UConn’s School of Engineering is being designated as a college and renamed to follow suit, reflecting its rapid growth and its importance in producing highly educated graduates who bolster Connecticut’s high-tech economy.
The update to the UConn College of Engineering’s name will also include two internal changes: the Department of Computer Science and Engineering will become the School of Computing; and the Department of Mechanical Engineering will become the School of Mechanical, Aerospace, and Manufacturing Engineering.
The UConn Board of Trustees approved the changes on Wednesday, and they go into effect Nov. 1.
The renaming will not require additional funds or new positions, nor will it change the academic requirements of currently enrolled students or credentials of alumni who graduated when it was still the School of Engineering.
About 65% of Connecticut’s engineers are UConn graduates, and the continued demand for engineers in the state has driven growth in the school’s enrollment, degree offerings, curricula, industry partnerships, and research impact over the last several years.
“Elevating the School of Engineering to the College of Engineering will enhance UConn Engineering’s external profile, streamline operations internally, and allow for future growth,” Anne D’Alleva, UConn’s provost and executive vice president for academic affairs, told the Board of Trustees in her recommendation to approve the change.
Many peer institutions follow a similar model, and UConn’s engineering programs are in line with other colleges at the University including the College of Agriculture, Health, and Natural Resources as well as the College of Liberal Arts and Sciences, D’Alleva says.
Five departments will comprise the newly renamed College of Engineering, including Biomedical Engineering; Chemical and Biomolecular Engineering; Civil and Environmental Engineering; Electrical and Computer Engineering; and Materials Science and Engineering.
The school is also home to more than 25 centers and institutes. Its alumni have gone on to success in state, national, and international industries and employers, even counting two prominent NASA astronauts (Franklin Chang-Diaz ’73 and Rick Mastracchio ’82) among its graduates.
Today, the UConn School of Engineering has more than 3,600 undergraduates, 900 graduate students, more than 600 students enrolled in professional education programs through the new Center for Advanced Engineering Education, and more than $68 million in total research expenditures in the last full fiscal year.
It also has 147 tenured and tenure-track faculty – including President Radenka Maric – and 35 teaching faculty, 61 deanery and academic staff members, and 29 research support employees.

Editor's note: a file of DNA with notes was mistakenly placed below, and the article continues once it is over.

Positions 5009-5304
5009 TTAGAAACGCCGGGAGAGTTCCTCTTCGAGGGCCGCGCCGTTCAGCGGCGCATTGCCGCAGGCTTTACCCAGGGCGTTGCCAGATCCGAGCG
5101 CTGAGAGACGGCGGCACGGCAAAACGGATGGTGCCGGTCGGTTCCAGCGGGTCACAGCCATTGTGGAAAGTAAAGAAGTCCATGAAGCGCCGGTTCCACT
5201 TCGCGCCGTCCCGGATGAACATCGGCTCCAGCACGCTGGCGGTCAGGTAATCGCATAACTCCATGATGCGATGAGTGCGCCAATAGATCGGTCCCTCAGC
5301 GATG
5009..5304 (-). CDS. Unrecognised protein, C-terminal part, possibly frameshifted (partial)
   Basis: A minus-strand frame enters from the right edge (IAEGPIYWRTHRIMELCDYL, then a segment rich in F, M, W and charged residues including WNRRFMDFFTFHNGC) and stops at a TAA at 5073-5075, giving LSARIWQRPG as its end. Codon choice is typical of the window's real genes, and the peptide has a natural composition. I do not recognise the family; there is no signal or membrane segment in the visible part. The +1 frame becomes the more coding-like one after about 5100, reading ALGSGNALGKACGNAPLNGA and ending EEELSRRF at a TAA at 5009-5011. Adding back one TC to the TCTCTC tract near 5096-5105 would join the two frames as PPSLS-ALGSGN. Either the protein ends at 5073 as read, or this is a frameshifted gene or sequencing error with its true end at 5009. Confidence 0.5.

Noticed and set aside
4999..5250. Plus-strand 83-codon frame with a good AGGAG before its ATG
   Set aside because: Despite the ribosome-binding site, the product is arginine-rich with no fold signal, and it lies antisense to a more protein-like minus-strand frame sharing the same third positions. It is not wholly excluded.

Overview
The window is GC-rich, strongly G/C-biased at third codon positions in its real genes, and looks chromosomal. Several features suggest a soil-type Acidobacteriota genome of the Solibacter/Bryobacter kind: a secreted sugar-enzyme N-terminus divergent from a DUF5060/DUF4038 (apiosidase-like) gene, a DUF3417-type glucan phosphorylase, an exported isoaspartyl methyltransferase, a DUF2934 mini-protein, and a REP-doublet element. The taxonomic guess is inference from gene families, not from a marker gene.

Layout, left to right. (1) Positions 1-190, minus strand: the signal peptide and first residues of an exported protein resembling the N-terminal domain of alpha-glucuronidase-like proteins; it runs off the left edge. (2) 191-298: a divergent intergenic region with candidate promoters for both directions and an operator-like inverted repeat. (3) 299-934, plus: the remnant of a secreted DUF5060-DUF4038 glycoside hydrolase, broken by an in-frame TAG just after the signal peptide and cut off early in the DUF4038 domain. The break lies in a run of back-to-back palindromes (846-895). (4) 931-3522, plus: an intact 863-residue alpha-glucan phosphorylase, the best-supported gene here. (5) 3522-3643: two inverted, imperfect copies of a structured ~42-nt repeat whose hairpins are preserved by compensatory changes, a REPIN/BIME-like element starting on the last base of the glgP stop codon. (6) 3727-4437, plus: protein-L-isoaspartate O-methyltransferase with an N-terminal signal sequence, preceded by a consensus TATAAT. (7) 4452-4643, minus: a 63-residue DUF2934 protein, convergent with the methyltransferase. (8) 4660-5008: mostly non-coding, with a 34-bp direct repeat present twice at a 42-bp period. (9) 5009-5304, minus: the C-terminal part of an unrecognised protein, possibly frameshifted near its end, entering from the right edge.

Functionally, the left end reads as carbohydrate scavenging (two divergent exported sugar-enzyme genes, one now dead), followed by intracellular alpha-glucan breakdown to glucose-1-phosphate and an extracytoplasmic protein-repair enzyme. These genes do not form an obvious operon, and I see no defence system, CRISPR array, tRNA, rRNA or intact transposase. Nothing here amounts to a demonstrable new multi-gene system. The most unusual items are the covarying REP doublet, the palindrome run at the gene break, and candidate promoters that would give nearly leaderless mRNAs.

“This proposal is a significant step forward for our institution and holds great promise for the future of our engineering programs. The UConn School of Engineering has been a cornerstone of academic excellence, consistently delivering high-quality education, groundbreaking research, and impactful community and industry engagement,” Kazem Kazerounian, the school’s dean, wrote to D’Alleva in a letter of support for the proposal.
“However, as higher education evolves, and the diversity and size of our programs increase, it has become clear that this transition is timely and essential for our continued growth and success,” he added.
He also noted that elevating the school to a college offers internal and external advantages, including enhancing its visibility among peer institutions, streamlining operations, encouraging specialization, and promoting excellence within the programs.
“It also provides the flexibility needed to support future growth and innovation in education, research, and community engagement,” Kazerounian wrote. “It aligns with the aspirations of our faculty and sets the stage for our school’s continued growth and success.”
The school has its roots in UConn’s earliest days, with its programs spanning more than a century and being offered under every iteration of the institution from the Storrs Agricultural School to the Connecticut Agricultural College, Connecticut State College, and University of Connecticut.
The first classes in mechanical arts and agricultural mechanics had already been in place when the institution launched a two-year program in mechanical arts in 1901. Five years later, the program was expanded to a four-year degree-granting program in mechanical engineering.
In 1920, the Division of Mechanical Engineering moved into its own building on the Storrs campus and graduated its first engineering student. In 1935, its programs expanded to include civil, electrical and mechanical engineering offered within the Division of Engineering.
Its second dedicated engineering building – now known interchangeably as Engineering I and the Francis L. Castleman Building – was completed in 1939, and the School of Engineering was formally established in 1940 with separate departments in civil, electrical, and mechanical engineering.